A New In-House Lawyer Dealing with Contracts Seeks Advice

I received the following email from a new U.S.-trained lawyer working outside the U.S.

Hi there, I’m a new lawyer starting my first real legal job as in-house counsel for a new legal department in a foreign company. Much of the work I’m doing involves taking over and reviewing a broad range of contracts for projects or deals already underway. Some of these contracts were drafted by the other side of the deal, and some by my predecessor (or by law firms we retained for particular deals).

I have no prior transactional experience so I’m unsure of what would be a reasonable time frame for reviewing or blacklining these contracts, but I feel constant pressure from the company to be done with them yesterday. I don’t have access to resources like Westlaw/Lexis or a CLE budget, and there aren’t really any suitable mentors within the company for me to turn to since, as the only American lawyer in the legal department, I’m expected to be the expert on U.S. law as well as all English-language contracts.

While I understand that there’s no set amount of time (e.g., time per page) it takes to review a contract (which is highly context-dependent), I’m hoping the experienced lawyers out there might be able to offer their thoughts on managing one’s time spent on reviewing contracts. Specifically:

  • Which kinds of contracts or issues do you find take the most time to review? Which ones are routine and should be dispensed with quickly?
  • Do you have any tips for how to gauge whether a reviewing lawyer is spending too much time reviewing a particular contract?
  • What advice would you give to someone whose first job as a lawyer is as in-house counsel about the best way to get up to speed?
  • Is there anything you wish you had known when you first started as in-house counsel or first began drafting contracts?

I’d be grateful for any thoughts or advice that you might be willing to share. Thank you very much!

And here’s how I replied:

Wow. If I had hired you, I would have said the following: “I know that as a recent graduate, you know essentially nothing, but we’ll make sure that you have access to whatever you need to help you develop as a lawyer.” Instead, here’s what they seem to be saying: “We expect you to know everything. That’s why we’re not going to do anything to help you develop as a lawyer.” Given your lack of experience, lack of a mentor, and lack of access to any materials, you’re in a tough position.

Regarding your questions:

What takes time and what can be dispensed with quickly? It all depends on the deal. In the right circumstances, what might seem simple (for example, a confidentiality agreement) can in fact be relatively complex.

How long does it take to review contracts? It depends on how complex the deal is and how familiar you are with the issues.

What’s the best way to get up to speed? Through targeted reading of reliable secondary sources, but that would be difficult for you without some sort of budget. By way of a specific suggestion, completing the questionnaire for Koncision’s confidentiality-agreement template, consulting the annotations, and going over the resulting draft would provide great training in confidentiality agreements and some boilerplate. And it’s free! (Obviously I’m hardly disinterested.) Currently it’s geared to the U.S. market, but that affects only a few provisions.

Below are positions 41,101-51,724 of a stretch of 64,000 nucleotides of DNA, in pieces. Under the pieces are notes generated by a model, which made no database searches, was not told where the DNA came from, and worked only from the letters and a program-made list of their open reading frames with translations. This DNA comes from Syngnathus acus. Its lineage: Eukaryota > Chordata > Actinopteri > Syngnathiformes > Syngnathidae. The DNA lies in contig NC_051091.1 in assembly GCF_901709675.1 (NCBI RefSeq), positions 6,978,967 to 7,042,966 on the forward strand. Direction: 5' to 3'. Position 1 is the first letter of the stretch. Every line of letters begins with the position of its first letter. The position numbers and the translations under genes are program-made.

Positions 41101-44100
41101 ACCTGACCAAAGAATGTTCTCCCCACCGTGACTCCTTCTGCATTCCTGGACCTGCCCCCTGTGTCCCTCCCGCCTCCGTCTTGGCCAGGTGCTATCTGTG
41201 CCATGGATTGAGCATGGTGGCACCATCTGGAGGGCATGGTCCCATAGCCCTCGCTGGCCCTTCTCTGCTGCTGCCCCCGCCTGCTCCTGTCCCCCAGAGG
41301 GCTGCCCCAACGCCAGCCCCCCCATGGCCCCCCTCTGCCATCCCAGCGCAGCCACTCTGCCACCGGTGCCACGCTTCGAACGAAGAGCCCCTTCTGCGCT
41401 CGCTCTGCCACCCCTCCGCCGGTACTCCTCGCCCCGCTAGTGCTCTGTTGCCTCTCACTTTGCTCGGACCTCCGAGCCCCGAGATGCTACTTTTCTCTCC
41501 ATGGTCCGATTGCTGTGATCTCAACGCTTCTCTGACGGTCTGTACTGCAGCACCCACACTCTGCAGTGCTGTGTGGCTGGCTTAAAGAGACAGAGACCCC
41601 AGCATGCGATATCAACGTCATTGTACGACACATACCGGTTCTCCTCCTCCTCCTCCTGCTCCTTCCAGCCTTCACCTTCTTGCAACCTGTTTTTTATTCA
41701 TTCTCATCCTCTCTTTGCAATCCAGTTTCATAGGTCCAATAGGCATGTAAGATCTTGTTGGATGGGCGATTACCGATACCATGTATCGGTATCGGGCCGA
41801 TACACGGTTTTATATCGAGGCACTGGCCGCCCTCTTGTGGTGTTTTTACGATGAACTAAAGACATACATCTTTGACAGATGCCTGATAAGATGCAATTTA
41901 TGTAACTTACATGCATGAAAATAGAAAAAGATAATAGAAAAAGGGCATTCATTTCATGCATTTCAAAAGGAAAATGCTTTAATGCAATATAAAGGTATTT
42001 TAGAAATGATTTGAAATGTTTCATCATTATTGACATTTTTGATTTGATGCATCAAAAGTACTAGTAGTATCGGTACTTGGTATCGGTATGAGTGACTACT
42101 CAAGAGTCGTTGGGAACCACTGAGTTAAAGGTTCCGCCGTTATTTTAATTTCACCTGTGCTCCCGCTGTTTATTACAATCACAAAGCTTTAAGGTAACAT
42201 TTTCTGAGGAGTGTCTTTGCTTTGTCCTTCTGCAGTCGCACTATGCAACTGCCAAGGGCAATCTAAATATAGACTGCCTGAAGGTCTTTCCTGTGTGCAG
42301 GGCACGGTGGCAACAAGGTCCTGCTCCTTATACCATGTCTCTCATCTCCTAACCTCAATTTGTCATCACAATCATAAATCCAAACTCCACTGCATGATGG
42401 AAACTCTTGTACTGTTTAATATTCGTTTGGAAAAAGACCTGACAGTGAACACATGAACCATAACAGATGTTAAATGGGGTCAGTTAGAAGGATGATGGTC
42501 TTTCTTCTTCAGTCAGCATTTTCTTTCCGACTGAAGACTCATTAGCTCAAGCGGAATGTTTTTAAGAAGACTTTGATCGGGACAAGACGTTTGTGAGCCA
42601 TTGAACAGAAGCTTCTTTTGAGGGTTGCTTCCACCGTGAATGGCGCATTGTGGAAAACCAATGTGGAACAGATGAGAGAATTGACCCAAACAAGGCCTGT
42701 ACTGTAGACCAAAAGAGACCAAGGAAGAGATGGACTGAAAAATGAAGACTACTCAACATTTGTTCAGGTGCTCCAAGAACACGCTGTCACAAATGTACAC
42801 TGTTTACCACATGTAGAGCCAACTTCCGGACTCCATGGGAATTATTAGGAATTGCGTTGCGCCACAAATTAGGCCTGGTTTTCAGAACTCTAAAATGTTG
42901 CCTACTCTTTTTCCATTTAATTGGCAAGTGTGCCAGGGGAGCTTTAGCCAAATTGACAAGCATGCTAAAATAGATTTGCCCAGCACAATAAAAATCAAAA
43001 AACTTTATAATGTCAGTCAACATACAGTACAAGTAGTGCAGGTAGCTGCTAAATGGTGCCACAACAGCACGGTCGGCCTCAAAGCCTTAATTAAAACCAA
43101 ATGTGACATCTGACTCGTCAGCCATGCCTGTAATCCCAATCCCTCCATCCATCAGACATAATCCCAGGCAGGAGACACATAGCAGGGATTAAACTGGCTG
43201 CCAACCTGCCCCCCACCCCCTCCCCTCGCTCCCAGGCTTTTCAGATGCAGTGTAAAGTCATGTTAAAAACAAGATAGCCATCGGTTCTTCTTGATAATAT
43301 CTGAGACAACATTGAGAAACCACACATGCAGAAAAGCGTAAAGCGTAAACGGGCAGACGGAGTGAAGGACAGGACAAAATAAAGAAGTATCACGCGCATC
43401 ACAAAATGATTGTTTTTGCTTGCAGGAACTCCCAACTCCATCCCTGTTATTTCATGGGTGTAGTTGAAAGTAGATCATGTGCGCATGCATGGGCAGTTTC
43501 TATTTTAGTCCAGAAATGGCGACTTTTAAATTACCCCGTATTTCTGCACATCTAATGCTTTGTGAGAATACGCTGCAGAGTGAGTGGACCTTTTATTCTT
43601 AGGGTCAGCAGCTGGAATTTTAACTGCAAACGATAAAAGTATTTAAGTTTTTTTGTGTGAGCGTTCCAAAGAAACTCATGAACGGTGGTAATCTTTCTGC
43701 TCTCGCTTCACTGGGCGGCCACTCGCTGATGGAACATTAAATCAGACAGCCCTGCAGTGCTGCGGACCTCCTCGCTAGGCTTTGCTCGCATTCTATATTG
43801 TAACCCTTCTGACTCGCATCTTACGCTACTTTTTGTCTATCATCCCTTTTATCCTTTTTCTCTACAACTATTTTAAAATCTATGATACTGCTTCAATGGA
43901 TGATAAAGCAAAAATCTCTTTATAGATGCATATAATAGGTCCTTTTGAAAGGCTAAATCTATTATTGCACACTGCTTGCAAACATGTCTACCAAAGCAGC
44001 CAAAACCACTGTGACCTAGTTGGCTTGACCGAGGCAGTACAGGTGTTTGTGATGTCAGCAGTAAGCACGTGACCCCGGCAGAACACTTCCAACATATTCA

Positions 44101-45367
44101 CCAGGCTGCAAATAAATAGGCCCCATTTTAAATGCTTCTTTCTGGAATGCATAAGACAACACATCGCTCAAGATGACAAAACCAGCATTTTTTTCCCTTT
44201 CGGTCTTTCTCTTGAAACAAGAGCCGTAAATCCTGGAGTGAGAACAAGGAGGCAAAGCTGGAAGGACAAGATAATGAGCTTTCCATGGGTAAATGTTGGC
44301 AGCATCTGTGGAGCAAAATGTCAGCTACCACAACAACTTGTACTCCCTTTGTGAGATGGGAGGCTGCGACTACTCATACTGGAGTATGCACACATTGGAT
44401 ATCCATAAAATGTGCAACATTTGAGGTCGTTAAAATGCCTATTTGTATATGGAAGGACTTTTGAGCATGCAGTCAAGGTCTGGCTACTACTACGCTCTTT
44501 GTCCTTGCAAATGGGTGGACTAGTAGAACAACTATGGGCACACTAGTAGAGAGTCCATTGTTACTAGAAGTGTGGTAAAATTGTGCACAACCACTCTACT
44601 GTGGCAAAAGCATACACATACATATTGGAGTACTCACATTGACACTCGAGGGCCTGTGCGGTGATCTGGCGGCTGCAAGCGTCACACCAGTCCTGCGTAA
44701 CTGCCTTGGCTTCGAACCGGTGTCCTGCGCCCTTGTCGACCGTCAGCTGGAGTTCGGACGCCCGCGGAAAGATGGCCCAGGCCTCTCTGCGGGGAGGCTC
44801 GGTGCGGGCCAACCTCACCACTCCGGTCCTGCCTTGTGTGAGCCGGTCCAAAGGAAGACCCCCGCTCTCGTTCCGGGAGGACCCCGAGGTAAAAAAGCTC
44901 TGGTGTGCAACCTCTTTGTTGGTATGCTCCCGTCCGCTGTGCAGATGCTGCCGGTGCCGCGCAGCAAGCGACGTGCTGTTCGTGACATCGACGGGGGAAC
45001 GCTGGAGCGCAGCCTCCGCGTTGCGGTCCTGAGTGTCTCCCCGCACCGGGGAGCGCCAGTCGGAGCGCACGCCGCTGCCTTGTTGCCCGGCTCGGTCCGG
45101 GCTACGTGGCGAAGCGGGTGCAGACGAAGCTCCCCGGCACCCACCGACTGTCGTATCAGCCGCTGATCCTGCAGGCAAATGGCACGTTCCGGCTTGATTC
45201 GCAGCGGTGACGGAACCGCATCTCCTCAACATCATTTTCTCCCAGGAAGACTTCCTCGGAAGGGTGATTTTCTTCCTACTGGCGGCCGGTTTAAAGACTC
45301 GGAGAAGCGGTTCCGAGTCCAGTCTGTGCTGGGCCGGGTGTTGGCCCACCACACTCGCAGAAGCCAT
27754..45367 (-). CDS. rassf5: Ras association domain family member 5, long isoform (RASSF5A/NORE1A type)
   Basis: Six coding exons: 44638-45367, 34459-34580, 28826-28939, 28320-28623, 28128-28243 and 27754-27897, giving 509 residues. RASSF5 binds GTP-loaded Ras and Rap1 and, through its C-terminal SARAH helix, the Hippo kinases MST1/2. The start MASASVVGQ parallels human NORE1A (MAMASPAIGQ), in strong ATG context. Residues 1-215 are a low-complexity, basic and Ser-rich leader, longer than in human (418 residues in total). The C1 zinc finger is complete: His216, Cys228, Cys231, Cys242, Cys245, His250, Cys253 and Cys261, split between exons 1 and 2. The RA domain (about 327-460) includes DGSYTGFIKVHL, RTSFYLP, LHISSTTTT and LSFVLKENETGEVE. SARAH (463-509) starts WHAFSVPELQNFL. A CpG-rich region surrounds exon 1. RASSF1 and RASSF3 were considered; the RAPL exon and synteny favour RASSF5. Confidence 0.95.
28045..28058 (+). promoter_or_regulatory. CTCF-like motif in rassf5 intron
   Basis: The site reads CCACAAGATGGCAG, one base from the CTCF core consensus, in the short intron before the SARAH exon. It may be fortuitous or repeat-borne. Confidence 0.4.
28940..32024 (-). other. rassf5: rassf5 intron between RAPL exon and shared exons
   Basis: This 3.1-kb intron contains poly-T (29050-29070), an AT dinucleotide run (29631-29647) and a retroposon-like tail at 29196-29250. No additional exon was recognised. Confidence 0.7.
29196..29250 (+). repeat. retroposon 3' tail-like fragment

What do I wish I had known? Well, I would certainly have benefited from having a copy of my book! More generally, don’t assume that something works or is innocuous just because it appears in contracts regularly. (For example, go here to find out about that mysterious “successors and assigns” stuff.) And try not to wing it.

More generally, try to plan your career; always keep looking ahead.

Do you have any advice for this lawyer?

Updated 8:20 a.m., August 8, 2012: In this post on theContractsGuy blog, Brian Rogers chimed up with some great advice of his own.

Updated 4:00 p.m., August 7, 2012: I received the following message from the lawyer in question:

Wow!  Many, many thanks to everyone who replied. I’m amazed at all of this extremely helpful advice… Special thanks to Chris, Mark, and Jeffrey for their extra-detailed responses (and of course Ken for bringing us all together!). I’ll definitely also be taking Brian and Geoff’s advice about checking out Solosez and joining the ACC and ABA practice areas.

I’ve been feeling for the past few weeks like I was groping around aimlessly in the dark without knowing where I was trying to go, but now I feel like I have a much better sense of my destination. Which is immensely reassuring—even if I do still feel utterly unequipped for the task. :)  I wonder how much time it will take me to reach what Mark called “steady state”?  Because I sure need to get there fast…

In response to Jeffrey’s comment: For some reason, I thought blacklining meant the same thing as redlining? And yes, just like you said, I’m having to review a mixture of deals-in-flight and already-executed deals. In the case of already-executed deals, an example I’ve encountered was having to review a contract to determine whether it had been breached and whether we needed to renegotiate the terms.

Again, to everyone: thank you very much for all of your words of wisdom. I’m extremely grateful for all of your helpful advice, and I promise to do my best to put it to good use!

About the author

Ken Adams is the leading authority on how to say clearly whatever you want to say in a contract. He’s author of A Manual of Style for Contract Drafting, and he offers online and in-person training around the world. He’s also chief content officer of LegalSifter, Inc., a company that combines artificial intelligence and expertise to assist with review of contracts.